Karnataka’s first Olive Ridley Turtle Hatchlings this season at Honavar

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Honavar, Karnataka – In a heartwarming moment, the first Olive Ridley hatchlings of the season were successfully released into the sea at Tonka Beach near Honavar on Friday, 10th February 2023. This marks the start of the yearly turtle nesting and hatching cycle in the Honavar region.

The hatchlings, who were protected and cared for by the local fishermen led by Rajesh Tandel and Ramesh Tandel, were released at the famous nesting beach at Tonka of Honavar where a lot of Olive Ridley turtles come to lay their eggs every year.

“It’s a moment of great joy for us to see these little hatchlings return to the sea after months of protection and care,” said Sandeep Hegde, Trustee of Honavar Foundation. This event is a testament to the collaboration between the government, local communities, and wildlife enthusiasts in preserving this endangered species.

Olive Ridley turtles are a vulnerable species, and their conservation is crucial for maintaining the delicate balance of marine ecosystems. The release of these hatchlings is a step towards a brighter future for the species and the ocean they call home.

The release event had a shine with presence by India’s first tree doctor Vijay Nishant who was thrilled to be a part of this momentous occasion. On his facebook post Vijay Nishant said it’s a miracle thing this morning. We in India consider this species as one of avatar. What can I say in this season first time this baby turtles are released at Tonka Honnavara beach with Karnataka Forest Department and local fishermen. This is reason I traveled Honnavara and as conservationist one of my happiest day.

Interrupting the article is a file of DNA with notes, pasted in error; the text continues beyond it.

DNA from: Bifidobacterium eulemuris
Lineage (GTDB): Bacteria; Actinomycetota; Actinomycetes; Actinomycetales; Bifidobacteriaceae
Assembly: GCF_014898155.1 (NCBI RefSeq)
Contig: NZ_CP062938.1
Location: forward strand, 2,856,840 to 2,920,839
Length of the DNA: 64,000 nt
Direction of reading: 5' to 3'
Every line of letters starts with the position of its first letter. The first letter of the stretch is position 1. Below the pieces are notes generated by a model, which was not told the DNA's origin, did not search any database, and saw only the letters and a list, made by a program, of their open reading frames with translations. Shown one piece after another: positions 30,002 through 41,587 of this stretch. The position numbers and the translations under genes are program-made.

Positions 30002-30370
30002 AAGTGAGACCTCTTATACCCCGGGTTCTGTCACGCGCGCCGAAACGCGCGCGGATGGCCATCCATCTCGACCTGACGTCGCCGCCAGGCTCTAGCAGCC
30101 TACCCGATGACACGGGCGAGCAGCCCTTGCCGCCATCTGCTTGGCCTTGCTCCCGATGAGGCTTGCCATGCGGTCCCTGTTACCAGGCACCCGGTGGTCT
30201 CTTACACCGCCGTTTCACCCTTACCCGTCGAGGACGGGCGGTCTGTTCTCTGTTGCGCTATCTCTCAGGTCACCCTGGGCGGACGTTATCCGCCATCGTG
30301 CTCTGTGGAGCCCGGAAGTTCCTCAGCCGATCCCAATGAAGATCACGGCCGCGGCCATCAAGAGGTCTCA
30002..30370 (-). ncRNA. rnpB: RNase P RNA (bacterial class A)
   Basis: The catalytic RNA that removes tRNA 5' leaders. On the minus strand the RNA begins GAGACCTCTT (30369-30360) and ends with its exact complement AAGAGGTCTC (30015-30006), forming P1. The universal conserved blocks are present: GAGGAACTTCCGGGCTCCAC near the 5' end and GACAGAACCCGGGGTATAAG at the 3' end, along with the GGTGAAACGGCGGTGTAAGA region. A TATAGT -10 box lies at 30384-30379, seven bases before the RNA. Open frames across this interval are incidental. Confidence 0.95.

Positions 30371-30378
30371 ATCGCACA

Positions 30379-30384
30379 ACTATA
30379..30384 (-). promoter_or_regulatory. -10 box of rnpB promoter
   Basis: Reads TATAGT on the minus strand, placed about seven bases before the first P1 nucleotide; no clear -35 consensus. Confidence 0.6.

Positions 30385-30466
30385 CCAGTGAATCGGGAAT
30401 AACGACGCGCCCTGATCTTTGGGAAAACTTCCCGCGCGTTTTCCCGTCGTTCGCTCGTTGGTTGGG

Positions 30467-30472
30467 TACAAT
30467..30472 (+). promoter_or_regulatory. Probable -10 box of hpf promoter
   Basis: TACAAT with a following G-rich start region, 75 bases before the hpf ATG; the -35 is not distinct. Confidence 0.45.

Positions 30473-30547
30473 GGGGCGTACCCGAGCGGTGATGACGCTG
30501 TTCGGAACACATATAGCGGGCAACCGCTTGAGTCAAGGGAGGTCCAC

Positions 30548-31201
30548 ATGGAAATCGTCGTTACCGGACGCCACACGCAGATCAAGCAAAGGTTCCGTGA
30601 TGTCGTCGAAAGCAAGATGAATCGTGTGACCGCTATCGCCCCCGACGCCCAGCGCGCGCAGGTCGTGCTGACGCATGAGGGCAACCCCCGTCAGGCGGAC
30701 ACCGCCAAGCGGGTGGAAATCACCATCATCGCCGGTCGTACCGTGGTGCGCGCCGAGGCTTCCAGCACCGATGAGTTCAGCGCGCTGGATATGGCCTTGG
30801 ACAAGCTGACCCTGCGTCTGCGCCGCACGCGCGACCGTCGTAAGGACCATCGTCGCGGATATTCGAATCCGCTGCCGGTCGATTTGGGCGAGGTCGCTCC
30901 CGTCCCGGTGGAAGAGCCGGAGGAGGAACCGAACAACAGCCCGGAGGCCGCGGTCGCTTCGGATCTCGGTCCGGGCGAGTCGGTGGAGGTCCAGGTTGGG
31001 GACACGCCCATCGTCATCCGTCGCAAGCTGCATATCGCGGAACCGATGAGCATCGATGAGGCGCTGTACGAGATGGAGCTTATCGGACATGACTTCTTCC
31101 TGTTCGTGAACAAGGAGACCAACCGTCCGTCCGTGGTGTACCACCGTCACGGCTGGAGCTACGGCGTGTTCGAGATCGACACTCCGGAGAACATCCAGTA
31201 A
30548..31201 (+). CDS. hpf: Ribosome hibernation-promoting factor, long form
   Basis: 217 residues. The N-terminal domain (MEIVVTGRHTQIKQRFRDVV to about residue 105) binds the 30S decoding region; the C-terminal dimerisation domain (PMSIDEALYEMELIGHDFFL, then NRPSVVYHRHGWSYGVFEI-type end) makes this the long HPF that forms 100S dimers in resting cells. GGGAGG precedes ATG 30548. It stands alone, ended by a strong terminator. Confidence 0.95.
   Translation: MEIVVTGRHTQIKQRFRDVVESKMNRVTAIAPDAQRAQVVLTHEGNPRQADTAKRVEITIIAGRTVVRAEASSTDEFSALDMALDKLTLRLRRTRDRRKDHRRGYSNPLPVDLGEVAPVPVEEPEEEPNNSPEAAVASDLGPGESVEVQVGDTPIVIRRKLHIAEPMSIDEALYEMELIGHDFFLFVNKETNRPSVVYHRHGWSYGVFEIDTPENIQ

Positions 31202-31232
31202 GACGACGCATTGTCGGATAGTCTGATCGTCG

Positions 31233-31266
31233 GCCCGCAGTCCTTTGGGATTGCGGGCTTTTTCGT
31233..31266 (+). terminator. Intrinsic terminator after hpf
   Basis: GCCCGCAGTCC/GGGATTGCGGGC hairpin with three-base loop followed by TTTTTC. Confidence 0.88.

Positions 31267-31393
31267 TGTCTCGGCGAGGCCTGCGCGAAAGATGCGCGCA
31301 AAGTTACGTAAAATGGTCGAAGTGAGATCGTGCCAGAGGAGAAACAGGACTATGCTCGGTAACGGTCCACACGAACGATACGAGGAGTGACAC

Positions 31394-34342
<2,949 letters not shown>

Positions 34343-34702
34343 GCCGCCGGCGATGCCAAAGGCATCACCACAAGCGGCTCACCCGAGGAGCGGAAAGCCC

The olive ridley sea turtle (Lepidochelys olivacea), also known commonly as the Pacific ridley sea turtle, is a species of turtle in the family Cheloniidae. The species is the second-smallest] and most abundant of all sea turtles found in the world.

This turtle and the related Kemp’s ridley turtle are best known for their unique synchronised mass nestings called arribadas where thousands of females come together on the same beach to lay eggs.

The forest department, along with the support of local fishermen, will continue to monitor the progress of these hatchlings and take necessary measures to ensure their survival.

This event serves as a reminder of the importance of protecting our planet’s wildlife and the role that each one of us can play in making a difference.

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